An impending shortage of social workers threatens future services for all Americans, especially children and older adults, a new report from the National Association of Social Workers finds.
Sponsored by Atlantic Philanthropies, and the John A. Hartford, Annie E. Casey, and Robert Wood Johnson foundations, the report, Assuring the Sufficiency of a Frontline Workforce: A National Study of Licensed Social Workers, finds that the number of new social workers providing services to older adults is decreasing at a time when the number of older adults who need social-work services is projected to increase. Compounding the challenge, the supply of licensed social workers is insufficient to meet the needs of organizations serving children and families.
According to the report, social workers see clients with a broad range of diagnoses, especially chronic medical conditions, psychosocial stressors, acute medical conditions, co-occurring disorders, and physical disabilities. They also are the largest providers of mental health services in the country. However, a steady increase in caseloads, the growing severity of clients' problems, and shrinking resources make meeting clients' needs more difficult than ever. And because more than half of healthcare social workers work in hospitals in metropolitan areas, providing comprehensive services to people living in rural areas is an additional challenge.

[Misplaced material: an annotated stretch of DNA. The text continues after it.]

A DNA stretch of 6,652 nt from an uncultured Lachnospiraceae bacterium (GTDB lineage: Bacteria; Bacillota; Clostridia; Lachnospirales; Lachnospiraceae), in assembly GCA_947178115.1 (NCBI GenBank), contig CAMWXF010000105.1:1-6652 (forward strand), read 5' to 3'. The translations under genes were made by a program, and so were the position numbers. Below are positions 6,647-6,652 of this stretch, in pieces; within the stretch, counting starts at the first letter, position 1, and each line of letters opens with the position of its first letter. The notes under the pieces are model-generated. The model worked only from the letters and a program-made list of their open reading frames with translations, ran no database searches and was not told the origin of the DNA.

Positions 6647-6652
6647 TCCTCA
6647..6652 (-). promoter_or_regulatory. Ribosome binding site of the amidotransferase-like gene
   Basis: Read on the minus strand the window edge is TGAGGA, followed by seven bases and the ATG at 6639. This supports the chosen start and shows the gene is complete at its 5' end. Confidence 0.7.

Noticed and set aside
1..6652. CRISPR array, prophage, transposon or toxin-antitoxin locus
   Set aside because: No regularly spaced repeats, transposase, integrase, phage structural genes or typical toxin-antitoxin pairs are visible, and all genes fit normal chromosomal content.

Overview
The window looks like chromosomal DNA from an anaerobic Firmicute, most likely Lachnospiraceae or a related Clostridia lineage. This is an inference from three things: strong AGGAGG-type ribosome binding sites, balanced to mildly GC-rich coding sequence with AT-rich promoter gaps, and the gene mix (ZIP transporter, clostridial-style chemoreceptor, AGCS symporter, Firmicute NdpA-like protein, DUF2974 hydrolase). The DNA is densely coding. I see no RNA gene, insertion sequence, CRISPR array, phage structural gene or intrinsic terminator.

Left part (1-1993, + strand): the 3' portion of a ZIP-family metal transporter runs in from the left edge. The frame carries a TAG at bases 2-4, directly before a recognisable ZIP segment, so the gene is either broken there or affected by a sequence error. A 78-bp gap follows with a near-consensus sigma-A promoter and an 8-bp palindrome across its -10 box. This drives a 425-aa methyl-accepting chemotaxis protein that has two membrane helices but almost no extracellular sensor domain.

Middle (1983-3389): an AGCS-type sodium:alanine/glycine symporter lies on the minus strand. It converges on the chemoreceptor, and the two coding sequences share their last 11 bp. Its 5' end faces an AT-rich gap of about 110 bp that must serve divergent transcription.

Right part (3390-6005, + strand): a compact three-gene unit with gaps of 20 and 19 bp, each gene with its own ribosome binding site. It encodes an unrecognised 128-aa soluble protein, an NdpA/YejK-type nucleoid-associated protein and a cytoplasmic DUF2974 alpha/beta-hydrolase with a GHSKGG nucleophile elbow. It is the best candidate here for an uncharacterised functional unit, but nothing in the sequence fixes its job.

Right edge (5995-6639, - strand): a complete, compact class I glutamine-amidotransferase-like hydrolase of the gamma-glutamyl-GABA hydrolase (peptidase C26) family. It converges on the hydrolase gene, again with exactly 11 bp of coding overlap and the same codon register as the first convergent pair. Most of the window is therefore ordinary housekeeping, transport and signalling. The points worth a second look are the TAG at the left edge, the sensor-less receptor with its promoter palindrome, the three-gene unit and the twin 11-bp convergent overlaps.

"Social workers are one of the largest and most diverse health professions in the United States," said NASW executive director Elizabeth Clark. "They have the education and training to look at how all factors in a person's life — family, work, health and mental health — work together. This study highlights the need to find new and innovative ways for the social work profession to retain the current workforce and recruit new social workers to accommodate the impending demand."
To read or download the complete report, visit: http://workforce.socialworkers.org/studies/fullStudy0306.pdf (83 pages, PDF).